Monday, April 15, 2013
What's wrong with this picture?
I'm appalled and infuriated by an article in the Connecticut Post. I'm not going to quote from it directly. Briefly, it's a long, touchy-feely screed about a poor single mother in Greenwich, and how difficult it is for her to make ends meet (at the taxpayers' expense) in so wealthy a town.
I certainly have sympathy for those growing up in difficult circumstances, as this lady did: but I'm not going to get all weepy about the consequences of her own bad choices. She chose to drop out of school at 15, and give birth to her first child at 16. She chose to enter into a subsequent relationship that produced three more children in four years. She chose to take on tens of thousands of dollars in student debt while living this irresponsible lifestyle. She chose to live in an expensive town, when there were more economical choices available. She chose to drive her car while knowing little or nothing about maintaining it, until that her ignorance caused damage requiring expensive repairs. She chose to kick her boyfriend out of their shared home, then quit her job to raise her kids - thereby burdening the taxpayer with even more costs resulting from her bad choices.
She gets $650 a month in food stamps, but "can't find her favorite potato chips at Whole Foods". What the hell is she doing buying potato chips, or shopping at Whole Foods, in the first place? I'm on a limited budget, too, and I only buy potato chips, or shop at upmarket, expensive stores like that, as an occasional treat. I shop for most groceries at Aldi, which some look down upon as "a place where poorer people shop". Guess what? I'm not too proud to admit I'm not wealthy! For someone on a limited budget, Aldi is a great place to get high-quality, low-cost food. I make do with what I have. Why can't this woman do likewise?
The most irritating thing about this article is its unspoken presumption that this woman deserves all the benefits she's getting from the taxpayer, and that those benefits (presumably) need to be increased until she has enough to get by. Why should the taxpayer be burdened with the consequences of her bad choices? If she expects this sort of support, why not make her work for it, eight hours a day, at something that needs doing - even if that's sweeping the streets or collecting garbage? Even if she does that, it should earn her no more than basic support - no luxuries. If her kids are public dependents, why not take them away from her, so that they no longer learn from her bad example? Another thing - why is she allowing them to grow up thinking it's OK to live a materialist lifestyle at someone else's expense, anyway? That's just breeding another generation of welfare junkies!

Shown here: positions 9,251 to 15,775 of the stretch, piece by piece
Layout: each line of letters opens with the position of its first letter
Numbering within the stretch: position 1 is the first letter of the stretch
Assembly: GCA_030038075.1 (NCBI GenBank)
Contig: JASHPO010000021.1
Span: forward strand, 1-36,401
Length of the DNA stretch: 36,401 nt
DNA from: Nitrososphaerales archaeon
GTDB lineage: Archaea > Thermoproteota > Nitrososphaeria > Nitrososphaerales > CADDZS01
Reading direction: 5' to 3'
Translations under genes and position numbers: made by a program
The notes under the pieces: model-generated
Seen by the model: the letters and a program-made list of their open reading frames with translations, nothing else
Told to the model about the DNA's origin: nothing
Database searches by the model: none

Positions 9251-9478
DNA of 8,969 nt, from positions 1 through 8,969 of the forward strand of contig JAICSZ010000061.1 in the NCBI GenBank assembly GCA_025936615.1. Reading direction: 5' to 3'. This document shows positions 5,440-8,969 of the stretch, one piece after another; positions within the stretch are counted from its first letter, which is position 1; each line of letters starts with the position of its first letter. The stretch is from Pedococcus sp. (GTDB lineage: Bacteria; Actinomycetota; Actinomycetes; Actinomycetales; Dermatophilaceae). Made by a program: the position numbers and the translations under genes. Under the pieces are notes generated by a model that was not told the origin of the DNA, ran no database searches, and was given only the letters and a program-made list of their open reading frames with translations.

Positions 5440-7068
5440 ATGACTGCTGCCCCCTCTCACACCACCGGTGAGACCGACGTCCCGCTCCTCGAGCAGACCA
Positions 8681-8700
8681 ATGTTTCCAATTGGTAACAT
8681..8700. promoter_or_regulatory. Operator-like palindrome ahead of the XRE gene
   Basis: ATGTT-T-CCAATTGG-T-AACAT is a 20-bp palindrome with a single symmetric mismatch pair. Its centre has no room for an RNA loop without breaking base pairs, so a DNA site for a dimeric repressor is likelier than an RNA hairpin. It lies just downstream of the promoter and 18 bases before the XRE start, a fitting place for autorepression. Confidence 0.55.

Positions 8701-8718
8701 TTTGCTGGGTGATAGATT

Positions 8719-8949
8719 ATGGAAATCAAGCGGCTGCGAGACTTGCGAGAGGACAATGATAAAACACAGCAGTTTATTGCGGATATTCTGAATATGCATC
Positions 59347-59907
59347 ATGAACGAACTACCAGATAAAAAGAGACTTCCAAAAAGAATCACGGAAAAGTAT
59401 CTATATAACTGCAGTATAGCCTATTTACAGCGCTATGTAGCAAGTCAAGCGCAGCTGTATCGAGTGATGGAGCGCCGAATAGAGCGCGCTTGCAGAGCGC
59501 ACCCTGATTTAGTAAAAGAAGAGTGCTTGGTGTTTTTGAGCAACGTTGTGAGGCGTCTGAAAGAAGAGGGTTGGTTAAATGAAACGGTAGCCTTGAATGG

This article encapsulates what's wrong with the 'welfare state'. It's not just non-judgmental; it's value-free, or even valueless. The bureaucracy that doles out benefits to this woman does so as a matter of course, not demanding any sort of improvement or change from her in response - thereby ensuring that the culture that raised her, and tolerated and even rewarded her mistakes and bad choices, will continue for another generation. The State makes a lousy parent: and those of us who do have standards, and work hard, and pay our own way, get taxed even more to allow that lousy parent to go on raising more problem children - for which our children will one day have to pay.
Tell me again about how the 'War On Poverty' and the 'Great Society' were supposed to eliminate this sort of thing . . .
There may be some who retort that this woman didn't know enough to avoid making those bad choices. Uh-huh . . . I accept that her mother was probably just as bad. What about her grandmother? Her great-grandmother? We've permitted, even encouraged, the development of a society where such fecklessness has increased, and grown worse, down successive generations. I don't necessarily blame this woman for everything; but she encapsulates in her person the ultimate viciousness of programs that have progressively demeaned and diminished sections of our society until they've become nothing more or less than a permanent underclass. That's the ultimate fruit of socialism and socialist policies - dragging everyone down to the lowest common denominator, rather than raising them up to the highest common factor. That's true all over the world, in every single society where such public assistance has been tried. It's always the same . . . but the powers that be never seem to learn their lesson.